The 183-day rule is the most common rule for determining tax residency in Germany. However, there are a number of exceptions to this rule. For example, if you are a student or a temporary worker, you may not be considered a tax resident of Germany even if you spend more than 183 days in the country. If you are considering breaking your tax residency in Germany, it is important to speak to a tax advisor to get personalized advice.

6 – Start Saving for Old-Age Pension

The German pension system is a pay-as-you-go system, which means that current workers pay for the pensions of current retirees. The system is funded by contributions from employers and employees, as well as by government subsidies.

There are two main pillars of the German pension system:

  • The statutory pension scheme (“Gesetzliche Rentenversicherung”): This is the basic pension scheme that is compulsory for all employees. The contributions are 18.6% of an employee’s gross income, split equally between the employer and employee.
  • The occupational pension scheme (berufsständische Versorgungswerke): This is a voluntary pension scheme that is available to certain professions, such as lawyers and doctors. The contributions are set by the individual occupational scheme.

In addition to the statutory and occupational pension schemes, there are also a number of private pension schemes that people can choose to join.

The amount of pension that a person receives depends on a number of factors, including their earnings, their years of contributions, and their age at retirement. The average pension in Germany is around EUR 1,400 per month.

7 – Leave the Parents and In-Laws in the Home Country

Leaving one’s parents and in-laws in the home country to move to Germany can be a difficult decision. There are many factors to consider, such as the distance between the two countries, the cost of travel, and the frequency of visits. Ultimately, the decision of whether or not to leave your parents and in-laws in the home country to move to Germany is a personal one. There is no right or wrong answer. However, it is important to weigh all of the factors involved before making a decision. There are legal considerations when parents can follow you to Germany and you can certainly have them follow once you have your German passport. 

The Blue Card is a pathway to a successful immigration journey to Germany.

The New Blue Card program offers an exciting opportunity for highly skilled individuals to live and work in Germany. With its streamlined application process, attractive benefits, and opportunities for growth, the BlueCard is a pathway to a successful immigration journey. It is too early to say what the impact of the law will be, but it is a significant step for Germany and it is likely to have a major impact on the country’s immigration policy. While Germany might exhibit certain imperfections when juxtaposed with other culturally diverse nations, such as potentially limited culinary choices, a penchant for meticulous bureaucratic processes, and a preference for its native tongue, it shines remarkably in its open-hearted embrace of immigrants. This nation extends a warm invitation to individuals yearning to delve into novel cultures, inviting them to partake in the delightful tapestry of diversified experiences and the enriching trials that come with it.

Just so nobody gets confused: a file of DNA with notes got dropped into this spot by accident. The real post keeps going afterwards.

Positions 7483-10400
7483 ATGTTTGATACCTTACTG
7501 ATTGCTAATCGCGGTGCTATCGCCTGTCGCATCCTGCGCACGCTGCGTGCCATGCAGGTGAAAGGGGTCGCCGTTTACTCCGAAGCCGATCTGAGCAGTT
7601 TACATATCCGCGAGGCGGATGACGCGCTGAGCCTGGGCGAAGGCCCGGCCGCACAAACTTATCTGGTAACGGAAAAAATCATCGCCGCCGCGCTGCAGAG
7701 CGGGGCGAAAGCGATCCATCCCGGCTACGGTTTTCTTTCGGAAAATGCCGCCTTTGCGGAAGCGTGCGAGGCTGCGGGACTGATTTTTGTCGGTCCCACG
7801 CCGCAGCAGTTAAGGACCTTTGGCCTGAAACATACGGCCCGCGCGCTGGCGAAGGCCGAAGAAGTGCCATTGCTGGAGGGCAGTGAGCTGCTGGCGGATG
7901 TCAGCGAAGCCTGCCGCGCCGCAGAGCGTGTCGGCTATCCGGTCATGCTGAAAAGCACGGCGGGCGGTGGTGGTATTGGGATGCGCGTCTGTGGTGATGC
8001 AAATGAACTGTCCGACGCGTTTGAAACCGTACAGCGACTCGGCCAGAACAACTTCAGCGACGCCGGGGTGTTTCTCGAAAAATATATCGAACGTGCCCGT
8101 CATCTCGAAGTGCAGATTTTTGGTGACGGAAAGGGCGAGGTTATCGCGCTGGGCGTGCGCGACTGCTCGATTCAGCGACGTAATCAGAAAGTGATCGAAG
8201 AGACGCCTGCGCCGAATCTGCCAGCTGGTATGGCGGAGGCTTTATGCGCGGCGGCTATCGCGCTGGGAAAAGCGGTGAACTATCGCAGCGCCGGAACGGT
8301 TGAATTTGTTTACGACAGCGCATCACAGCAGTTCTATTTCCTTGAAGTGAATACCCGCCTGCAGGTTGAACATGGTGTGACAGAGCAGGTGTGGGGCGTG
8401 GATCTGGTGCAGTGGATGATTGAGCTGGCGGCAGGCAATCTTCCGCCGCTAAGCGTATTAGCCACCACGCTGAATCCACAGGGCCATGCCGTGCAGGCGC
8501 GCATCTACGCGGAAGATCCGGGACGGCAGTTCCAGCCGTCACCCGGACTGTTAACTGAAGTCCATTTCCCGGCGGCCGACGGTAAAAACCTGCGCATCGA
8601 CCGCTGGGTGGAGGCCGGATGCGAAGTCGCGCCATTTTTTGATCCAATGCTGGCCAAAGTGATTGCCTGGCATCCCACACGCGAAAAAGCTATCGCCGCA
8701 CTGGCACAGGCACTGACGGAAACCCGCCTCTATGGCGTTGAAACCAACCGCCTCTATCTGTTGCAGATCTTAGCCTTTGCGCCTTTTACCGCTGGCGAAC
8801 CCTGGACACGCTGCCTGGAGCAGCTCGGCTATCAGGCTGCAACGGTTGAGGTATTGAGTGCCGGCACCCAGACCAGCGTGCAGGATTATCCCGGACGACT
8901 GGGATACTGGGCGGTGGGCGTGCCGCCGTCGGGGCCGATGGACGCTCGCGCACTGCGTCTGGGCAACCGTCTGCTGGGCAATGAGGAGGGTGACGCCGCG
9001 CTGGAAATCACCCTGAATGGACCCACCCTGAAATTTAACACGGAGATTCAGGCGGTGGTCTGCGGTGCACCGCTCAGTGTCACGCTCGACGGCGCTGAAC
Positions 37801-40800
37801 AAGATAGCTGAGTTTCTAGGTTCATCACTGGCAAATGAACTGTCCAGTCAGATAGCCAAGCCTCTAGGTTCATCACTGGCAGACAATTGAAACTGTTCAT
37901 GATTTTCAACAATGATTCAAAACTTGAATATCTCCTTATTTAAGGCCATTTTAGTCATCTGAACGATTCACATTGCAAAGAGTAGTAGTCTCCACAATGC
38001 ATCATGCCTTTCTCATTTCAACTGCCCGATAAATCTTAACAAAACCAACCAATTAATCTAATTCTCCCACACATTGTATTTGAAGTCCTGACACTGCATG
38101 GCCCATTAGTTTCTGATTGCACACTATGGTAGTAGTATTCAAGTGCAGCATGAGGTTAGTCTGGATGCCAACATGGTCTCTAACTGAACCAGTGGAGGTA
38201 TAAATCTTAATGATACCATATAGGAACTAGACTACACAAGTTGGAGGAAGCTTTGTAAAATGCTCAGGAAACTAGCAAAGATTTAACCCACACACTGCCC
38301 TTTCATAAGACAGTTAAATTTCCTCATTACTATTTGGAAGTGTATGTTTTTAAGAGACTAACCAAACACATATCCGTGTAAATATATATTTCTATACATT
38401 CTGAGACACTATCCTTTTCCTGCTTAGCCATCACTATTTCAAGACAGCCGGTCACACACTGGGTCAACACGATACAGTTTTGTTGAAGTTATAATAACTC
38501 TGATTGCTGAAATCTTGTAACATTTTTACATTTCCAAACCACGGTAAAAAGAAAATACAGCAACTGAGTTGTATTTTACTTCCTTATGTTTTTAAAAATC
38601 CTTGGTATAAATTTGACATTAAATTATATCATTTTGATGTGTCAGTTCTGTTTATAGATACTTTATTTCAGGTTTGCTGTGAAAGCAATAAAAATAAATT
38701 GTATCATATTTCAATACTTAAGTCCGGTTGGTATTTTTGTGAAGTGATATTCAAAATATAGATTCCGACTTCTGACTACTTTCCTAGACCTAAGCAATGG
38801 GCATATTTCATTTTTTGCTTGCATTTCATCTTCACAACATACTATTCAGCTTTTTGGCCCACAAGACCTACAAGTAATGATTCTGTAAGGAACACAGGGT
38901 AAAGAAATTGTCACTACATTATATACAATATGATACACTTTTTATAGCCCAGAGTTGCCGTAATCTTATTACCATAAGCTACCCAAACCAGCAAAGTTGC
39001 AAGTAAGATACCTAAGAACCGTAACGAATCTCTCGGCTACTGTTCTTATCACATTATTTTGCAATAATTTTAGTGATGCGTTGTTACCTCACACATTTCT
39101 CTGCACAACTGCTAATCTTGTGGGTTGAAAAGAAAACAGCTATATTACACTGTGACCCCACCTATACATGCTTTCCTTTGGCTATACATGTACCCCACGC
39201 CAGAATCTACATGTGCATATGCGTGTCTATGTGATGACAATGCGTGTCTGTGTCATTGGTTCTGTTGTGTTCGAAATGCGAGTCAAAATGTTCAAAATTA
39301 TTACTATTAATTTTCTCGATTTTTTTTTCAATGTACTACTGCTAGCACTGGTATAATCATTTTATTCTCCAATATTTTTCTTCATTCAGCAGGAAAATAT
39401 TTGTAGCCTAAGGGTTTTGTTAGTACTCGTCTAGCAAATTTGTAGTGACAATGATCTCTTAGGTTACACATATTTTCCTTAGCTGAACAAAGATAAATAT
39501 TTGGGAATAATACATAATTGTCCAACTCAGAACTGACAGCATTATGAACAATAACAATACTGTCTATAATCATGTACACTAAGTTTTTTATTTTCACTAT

Your Immigration Expert of Choice

ABOUT THE AUTHOR

Sandipta Jadhav is an Indian immigration lawyer and Global Mobility specialist with close to two decades of experience in global people transitions. She has witnessed hundreds of global aspirants immigrate to and from India and many other countries including Germany. She was born and raised amidst the bustling streets of South Mumbai, India. Central to her professional ethos is an unwavering commitment to customer experience and consistently striving to surpass expectations and craft unparalleled journeys for each valued individual she serves. She has a proven track record of success in helping individuals and organizations navigate the complex world of immigration.

Resources

European Union BlueCard Scheme 

https://www.apply.eu/

Essential information

EU Blue Card